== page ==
Discovered beneath a pile of rocks, branches and leaves in a wooded area about a mile from his Pilgrim Drive home, Matthew had been stripped to his undershorts, stabbed over a dozen times with a knife, strangled with his own clothing and suffocated with dirt that was forced down his throat. It was later determined the young victim had been tortured before he was murdered. Although no evidence of sexual assault was found, the murder was thought to have been sexually motivated, and the killer to have acted out gory fantasies while committing the crime.
Perhaps the most chilling aspect of the murder was that police believed, and still believe today, that Matthew died at the hands of someone who knew him and lived in The Valley.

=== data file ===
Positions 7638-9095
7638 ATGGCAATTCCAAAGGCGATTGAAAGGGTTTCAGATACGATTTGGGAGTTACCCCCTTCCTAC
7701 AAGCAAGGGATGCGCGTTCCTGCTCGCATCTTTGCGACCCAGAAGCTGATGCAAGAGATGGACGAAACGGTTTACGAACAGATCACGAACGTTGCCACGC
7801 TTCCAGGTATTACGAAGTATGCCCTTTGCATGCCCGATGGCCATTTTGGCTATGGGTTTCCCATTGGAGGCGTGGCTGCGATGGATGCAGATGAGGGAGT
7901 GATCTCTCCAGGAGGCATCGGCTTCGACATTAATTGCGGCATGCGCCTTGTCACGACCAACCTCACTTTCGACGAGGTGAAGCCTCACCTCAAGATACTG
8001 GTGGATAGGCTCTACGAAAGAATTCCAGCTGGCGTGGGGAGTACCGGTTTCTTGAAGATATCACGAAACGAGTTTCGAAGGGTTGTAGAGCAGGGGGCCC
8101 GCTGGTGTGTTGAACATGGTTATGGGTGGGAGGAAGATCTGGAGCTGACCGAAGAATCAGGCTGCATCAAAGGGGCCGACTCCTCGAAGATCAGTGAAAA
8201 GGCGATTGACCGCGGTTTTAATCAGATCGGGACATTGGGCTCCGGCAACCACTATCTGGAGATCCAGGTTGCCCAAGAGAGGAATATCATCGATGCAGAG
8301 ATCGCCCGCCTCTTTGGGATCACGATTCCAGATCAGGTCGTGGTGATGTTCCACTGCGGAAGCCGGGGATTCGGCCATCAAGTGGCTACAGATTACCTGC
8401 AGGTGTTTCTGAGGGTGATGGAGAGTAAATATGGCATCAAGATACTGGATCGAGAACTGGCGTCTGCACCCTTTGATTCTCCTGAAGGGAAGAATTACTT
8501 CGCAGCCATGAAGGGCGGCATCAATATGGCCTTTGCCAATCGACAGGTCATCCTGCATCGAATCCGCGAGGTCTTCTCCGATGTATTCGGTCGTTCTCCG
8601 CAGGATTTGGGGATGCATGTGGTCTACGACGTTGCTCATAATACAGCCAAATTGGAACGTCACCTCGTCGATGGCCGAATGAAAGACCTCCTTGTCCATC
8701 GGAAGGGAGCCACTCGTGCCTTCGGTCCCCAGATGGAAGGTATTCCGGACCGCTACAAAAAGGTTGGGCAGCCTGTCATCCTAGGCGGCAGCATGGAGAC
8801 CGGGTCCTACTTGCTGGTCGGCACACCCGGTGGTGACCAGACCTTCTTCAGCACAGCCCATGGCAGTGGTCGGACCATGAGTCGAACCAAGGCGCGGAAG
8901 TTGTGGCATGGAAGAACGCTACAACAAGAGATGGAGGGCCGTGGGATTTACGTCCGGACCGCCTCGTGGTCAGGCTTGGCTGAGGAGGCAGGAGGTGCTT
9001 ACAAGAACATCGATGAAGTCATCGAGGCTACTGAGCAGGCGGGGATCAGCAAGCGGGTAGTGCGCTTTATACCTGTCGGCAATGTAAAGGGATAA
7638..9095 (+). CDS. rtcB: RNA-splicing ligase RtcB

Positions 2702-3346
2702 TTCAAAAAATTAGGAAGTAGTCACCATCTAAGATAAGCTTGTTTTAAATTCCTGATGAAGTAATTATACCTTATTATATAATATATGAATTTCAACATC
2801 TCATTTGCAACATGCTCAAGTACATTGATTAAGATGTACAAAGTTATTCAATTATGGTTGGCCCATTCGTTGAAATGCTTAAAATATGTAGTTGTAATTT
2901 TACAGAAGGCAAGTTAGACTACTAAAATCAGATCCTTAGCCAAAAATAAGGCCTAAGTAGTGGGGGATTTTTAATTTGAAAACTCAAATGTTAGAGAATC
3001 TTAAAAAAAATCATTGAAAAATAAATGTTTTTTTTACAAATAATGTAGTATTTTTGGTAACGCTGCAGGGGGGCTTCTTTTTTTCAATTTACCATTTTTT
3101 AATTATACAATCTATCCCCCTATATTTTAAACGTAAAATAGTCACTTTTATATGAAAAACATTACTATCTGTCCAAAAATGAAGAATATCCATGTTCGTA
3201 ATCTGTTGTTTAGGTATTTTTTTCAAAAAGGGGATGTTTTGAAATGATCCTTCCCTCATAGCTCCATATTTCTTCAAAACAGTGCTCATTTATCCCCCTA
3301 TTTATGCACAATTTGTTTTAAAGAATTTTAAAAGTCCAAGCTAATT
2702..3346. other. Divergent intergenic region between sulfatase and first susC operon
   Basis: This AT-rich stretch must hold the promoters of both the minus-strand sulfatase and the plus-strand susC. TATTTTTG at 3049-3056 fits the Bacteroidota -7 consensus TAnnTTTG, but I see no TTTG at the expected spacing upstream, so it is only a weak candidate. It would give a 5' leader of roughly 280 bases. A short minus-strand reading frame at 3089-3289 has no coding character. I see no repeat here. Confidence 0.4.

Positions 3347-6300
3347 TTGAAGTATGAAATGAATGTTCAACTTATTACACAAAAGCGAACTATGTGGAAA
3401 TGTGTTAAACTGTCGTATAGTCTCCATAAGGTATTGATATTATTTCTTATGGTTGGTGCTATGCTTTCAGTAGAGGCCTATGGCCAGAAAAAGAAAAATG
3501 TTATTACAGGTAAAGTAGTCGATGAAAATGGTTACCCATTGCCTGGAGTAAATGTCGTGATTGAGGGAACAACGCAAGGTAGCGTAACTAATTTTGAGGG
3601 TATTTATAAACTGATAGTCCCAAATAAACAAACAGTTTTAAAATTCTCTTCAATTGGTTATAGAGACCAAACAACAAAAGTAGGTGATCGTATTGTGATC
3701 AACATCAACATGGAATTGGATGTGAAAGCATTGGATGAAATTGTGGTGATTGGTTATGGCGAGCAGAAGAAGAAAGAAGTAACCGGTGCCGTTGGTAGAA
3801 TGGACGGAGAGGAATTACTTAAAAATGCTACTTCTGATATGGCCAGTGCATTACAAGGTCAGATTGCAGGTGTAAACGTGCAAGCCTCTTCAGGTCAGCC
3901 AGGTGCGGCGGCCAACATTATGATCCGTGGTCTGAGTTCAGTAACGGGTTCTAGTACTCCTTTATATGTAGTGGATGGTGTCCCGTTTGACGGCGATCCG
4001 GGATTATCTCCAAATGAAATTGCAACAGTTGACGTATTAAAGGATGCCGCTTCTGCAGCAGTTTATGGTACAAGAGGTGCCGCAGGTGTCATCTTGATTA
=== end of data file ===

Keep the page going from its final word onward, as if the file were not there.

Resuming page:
"People were nervous," is how longtime resident Judy Moretti recalled the mood of neighbors who realized not only had they known the victim, but possibly were acquainted with the killer as well. "It was disbelief. It was crazy."
The murder launched the most extensive criminal investigation in the history of the Greenwich Police Department. Initially involving all 16 of its detectives, the investigation put residents of The Valley under a microscope to see who among them had the means, motive and opportunity to fatally assault their young neighbor so savagely.